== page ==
In order to better understand climate trends and protect its power systems, Con Edison has partnered with the State University of New York at Albany and invested $3 million to install eight weather stations across Queens and nine more across New York, the power company announced this week.
The New York City Micronet project will see weather stations installed in Flushing, Long Island City, Astoria, Howard Beach, South Ozone Park and Maspeth. The data from the stations will help Con Edison guide its investments towards protecting its energy-delivery systems from severe weather events, according to the company.
A record number of Con Edison customers in the New York City area lost power during Tropical Storm Isaias in early August, including 73,000 customers in Queens. However, the installation of the weather stations is unrelated to the damage caused by Isaias, according Con Edison. The power stations were in progress prior to Isaias and are instead a response to all of the severe weather New York City has experienced in the past decade, a representative for the company said.
“Climate change makes smart infrastructure planning and design essential,” said Charles Viemeister, Con Edison’s project manager. “We’ll use data from the Micronet to gain additional insight into the local short-term and longer-term impacts of climate change. We are always looking for technologies that can help us maintain the resilient, reliable service our customers need.”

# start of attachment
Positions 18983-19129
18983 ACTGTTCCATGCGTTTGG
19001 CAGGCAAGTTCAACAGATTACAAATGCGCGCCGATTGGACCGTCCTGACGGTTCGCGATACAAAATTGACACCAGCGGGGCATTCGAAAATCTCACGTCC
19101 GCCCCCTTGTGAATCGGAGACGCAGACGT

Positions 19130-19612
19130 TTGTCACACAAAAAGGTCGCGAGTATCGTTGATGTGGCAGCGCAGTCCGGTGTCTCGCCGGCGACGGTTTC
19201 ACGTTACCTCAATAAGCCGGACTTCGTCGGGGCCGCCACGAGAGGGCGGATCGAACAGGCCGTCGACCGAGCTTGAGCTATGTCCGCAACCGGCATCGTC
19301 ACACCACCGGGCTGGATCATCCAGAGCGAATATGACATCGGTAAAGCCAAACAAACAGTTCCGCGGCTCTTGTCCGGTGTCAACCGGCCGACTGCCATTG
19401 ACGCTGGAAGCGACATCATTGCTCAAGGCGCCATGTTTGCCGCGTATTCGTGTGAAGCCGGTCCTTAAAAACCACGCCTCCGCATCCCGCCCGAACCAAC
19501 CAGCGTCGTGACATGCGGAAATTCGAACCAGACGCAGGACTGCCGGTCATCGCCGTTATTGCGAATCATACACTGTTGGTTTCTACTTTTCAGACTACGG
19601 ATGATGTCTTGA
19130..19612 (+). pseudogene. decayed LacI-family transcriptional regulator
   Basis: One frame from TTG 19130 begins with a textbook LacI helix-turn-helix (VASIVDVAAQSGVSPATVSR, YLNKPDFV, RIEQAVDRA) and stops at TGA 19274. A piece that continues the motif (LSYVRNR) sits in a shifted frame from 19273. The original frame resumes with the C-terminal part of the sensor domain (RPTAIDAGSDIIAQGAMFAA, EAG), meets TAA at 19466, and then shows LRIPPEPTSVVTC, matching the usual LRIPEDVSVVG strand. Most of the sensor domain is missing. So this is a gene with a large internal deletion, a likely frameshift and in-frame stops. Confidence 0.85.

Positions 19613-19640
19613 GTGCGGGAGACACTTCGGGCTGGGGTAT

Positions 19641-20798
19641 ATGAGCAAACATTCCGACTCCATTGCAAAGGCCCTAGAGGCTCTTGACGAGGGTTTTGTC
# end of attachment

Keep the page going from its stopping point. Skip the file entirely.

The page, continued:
The weather stations will monitor temperature, air pressure, wind speeds and direction, precipitation and other weather variables. Six of the stations will be installed on the roofs of Con Edison buildings and the other 11 will be installed at ground level on Con Edison property.
The data collected by the weather stations will be sent to the university, which will in turn give the data to Con Edison and be made available to the public, the company said.
Con Edison expects the weather stations to be installed and fully operational by the end of 2020.
In addition to the weather stations, Con Edison has begun to make upgrades to its energy delivering system in Westchester County, which was heavily affected by Tropical Storm Isaias. The power company also recently commissioned a weather study, which suggested the company make an investment between $1.8 billion and $5.2 billion by 2050 on targeted programs to protect its systems against severe weather events.